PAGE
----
'Biden Seeks to Revive Vaccine Effort With New Rules and Incentives' - what is the meaning of the phrase 'vaccine effort' in this sentence3?
Seyam ahmed's user avatar
-2 votes
1 answer
48 views

Meaning of "as the Bucks fall to the Suns" [closed]

the headline is: A star’s return is not enough as the Bucks fall to the Suns (nytimes.com) I can't seem to be able of interpret the Bucks fall to the Suns part
user139365's user avatar
0 votes
1 answer
48 views

Question over 'Russia warned of 'consequences' if Navalny dies.'

I read BBC news today, and this title 'Russia warned of 'consequences' if Navalny dies.' made me confused. The news says the U.S warned Russia of 'consequences' if Navalny dies. My question is why the ...
YSZHU's user avatar
  • 11
0 votes
2 answers
511 views

How to eliminate ambiguity of "Sisters reunited after ten years in checkout line at Safeway."?

Background Cited from p. 12 Introduction to Mathematical Thinking by Keith Devlin. Sisters reunited after ten years in checkout line at Safeway Ambiguities in newspaper headlines—which are generally ...
catwith's user avatar
  • 1,048
0 votes
1 answer
213 views

Is it correct to say, "This is 1,000 people"?

An infographic in a BBC article reads, "What does 500,000 people look like?" followed by, "This is 1,000 people," instead of "These are 1,000 people." I can see that it ...
Aravind's user avatar
1 vote
1 answer
58 views

missing words in news article headlines

I'm reading some papers and there is some gramatical construction in the heads I'm not completely sure about the meaning. For example: SpaceX To Try Launch Tower Catch For Super Heavy U.S. to ...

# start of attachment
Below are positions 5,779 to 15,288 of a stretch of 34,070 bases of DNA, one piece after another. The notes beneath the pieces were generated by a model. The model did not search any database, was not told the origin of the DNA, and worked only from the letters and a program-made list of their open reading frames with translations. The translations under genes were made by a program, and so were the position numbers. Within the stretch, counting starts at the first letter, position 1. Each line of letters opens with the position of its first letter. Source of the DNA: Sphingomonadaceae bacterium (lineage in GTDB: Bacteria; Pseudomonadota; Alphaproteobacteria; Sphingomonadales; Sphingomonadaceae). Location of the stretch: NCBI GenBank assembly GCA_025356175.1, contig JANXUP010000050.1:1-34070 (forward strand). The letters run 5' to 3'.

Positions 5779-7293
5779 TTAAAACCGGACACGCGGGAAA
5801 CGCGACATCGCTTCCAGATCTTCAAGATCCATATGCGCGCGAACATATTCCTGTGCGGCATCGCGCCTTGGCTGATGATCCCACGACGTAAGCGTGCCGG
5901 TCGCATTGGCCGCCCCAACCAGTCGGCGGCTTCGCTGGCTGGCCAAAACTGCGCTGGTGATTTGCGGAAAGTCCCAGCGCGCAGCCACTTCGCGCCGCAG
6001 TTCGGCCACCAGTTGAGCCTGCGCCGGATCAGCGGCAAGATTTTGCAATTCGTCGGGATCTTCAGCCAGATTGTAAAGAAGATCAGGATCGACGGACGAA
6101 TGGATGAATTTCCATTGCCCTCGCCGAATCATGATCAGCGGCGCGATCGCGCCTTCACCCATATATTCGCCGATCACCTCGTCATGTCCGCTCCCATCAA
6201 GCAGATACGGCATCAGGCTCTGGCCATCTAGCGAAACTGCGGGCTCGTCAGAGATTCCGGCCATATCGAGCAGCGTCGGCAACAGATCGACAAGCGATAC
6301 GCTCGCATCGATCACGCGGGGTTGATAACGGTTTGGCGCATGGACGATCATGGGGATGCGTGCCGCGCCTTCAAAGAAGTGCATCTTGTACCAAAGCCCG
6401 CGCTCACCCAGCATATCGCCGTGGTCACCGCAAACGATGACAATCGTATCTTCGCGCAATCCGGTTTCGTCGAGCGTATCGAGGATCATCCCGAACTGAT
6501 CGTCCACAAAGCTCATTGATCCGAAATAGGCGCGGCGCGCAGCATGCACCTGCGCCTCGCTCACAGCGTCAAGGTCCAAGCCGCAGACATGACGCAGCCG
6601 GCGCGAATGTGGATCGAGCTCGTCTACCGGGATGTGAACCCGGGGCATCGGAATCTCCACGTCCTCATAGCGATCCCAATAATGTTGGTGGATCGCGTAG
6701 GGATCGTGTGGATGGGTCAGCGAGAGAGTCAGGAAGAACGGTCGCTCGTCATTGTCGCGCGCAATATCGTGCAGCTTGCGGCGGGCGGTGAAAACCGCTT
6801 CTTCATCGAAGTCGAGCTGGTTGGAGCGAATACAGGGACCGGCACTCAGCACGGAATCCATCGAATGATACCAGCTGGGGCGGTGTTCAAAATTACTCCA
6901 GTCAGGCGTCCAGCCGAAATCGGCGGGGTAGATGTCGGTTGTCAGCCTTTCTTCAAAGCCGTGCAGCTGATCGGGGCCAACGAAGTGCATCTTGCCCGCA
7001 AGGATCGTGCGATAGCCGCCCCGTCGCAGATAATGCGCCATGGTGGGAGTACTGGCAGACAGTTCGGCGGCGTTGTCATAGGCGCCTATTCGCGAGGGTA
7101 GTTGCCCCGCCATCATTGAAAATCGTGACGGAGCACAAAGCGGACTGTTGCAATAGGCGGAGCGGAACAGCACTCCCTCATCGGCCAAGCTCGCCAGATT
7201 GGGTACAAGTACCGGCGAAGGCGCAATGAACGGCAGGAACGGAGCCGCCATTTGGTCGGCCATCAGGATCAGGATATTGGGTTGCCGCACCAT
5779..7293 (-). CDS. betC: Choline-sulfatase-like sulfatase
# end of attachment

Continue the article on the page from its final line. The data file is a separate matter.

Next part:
ZWA's user avatar
  • 345
0 votes
1 answer
24 views

Meaning of 'cost'

The following sentence is the headline of the Washington Post. The same nuclear fears Pelosi has about Trump cost an Air Force major his job in 1973 I know the usual meanings of cost as a noun and a ...
SHIN JaeGuk's user avatar
1 vote
1 answer
81 views

Why the verb 'are' is missing in the following sentence: Face Masks Mandatory in All Public Spaces

Why the verb 'are' is missing in this news headline: Face Masks Mandatory in All Public Spaces. Why it is not something like: 'Face Masks Are Mandatory in All Public Spaces'. I checked by using ...
0xFF's user avatar
  • 113
0 votes
1 answer
24 views

How can I understand “to” in this sentence?

I saw the title of article on the internet Amazon to buy self-driving technology company Zoox I can roughly understand what this sentence means, but I want to know what’s exact meaning of “to” in ...
Bong An  Ha's user avatar
0 votes
2 answers
24 views

"first private company"

SpaceX becomes first private company to launch humans into orbit. Source Is it correct to use "the first" or "a first" here?What's the difference among them if so?
Henry Jones's user avatar
4 votes
0 answers
57 views

Meaning of "to stay in hospital" in a headline vs. "will remain hospitalized" in the lead [duplicate]

First, in the present and then in the future. Why? it's from a newspaper The title is in the present tense. I don't understand why: Taylor to stay in hospital The actress, Elizabeth Taylor, ...
mike111's user avatar
  • 41
0 votes
1 answer
42 views

"in car" which doesn't have any article

Golden Retriever puppy dozes off in car after exhausting day out I know "in car" should be "in a car" or "in the car" in the above sentence. It's the title of a public media. Is it correct to use "...
SHIN JaeGuk's user avatar
1 vote
1 answer
59 views

Meaning of “In Final Break”

Trump Fires John Bolton In Final Break After Months Of Internal Policy Division —NPR, September 10, 2019 What does "in Final Break" mean here?
Mango Gummy's user avatar
0 votes
0 answers
81 views

What does this title mean?

EU slaps down Tory leadership rivals over renegotiation remarks as Boris Johnson inches closer to Number 10 What is "rivals over", "mark", and "inches closer to Number 10"?
sfy's user avatar
  • 271